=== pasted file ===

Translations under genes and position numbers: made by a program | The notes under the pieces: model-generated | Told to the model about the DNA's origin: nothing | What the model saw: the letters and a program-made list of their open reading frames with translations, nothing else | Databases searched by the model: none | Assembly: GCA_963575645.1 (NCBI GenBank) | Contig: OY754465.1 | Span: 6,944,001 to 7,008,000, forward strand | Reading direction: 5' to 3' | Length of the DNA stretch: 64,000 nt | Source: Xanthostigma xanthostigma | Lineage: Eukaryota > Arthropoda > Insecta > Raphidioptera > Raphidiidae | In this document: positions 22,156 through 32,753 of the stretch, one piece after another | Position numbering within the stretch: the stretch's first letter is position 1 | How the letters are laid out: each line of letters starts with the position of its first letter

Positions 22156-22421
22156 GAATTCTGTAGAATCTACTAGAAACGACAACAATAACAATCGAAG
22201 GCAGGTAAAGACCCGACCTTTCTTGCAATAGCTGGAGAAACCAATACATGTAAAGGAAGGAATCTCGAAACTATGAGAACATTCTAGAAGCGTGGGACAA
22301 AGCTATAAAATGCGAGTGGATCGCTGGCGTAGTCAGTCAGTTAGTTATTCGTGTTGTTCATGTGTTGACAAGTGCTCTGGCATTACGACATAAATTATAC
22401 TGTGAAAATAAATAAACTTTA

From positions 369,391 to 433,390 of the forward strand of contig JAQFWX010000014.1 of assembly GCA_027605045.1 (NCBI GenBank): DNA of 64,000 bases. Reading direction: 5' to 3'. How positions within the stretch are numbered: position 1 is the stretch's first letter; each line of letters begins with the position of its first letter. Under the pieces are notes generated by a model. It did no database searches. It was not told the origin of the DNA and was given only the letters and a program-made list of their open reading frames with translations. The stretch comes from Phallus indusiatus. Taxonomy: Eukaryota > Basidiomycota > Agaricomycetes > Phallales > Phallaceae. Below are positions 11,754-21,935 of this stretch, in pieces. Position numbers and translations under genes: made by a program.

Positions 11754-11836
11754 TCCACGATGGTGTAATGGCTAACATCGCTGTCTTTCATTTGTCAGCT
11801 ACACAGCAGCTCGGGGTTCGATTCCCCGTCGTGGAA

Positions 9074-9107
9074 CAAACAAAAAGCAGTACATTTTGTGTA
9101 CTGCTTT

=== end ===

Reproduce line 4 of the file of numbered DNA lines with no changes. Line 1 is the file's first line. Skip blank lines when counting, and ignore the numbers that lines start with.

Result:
22201 GCAGGTAAAGACCCGACCTTTCTTGCAATAGCTGGAGAAACCAATACATGTAAAGGAAGGAATCTCGAAACTATGAGAACATTCTAGAAGCGTGGGACAA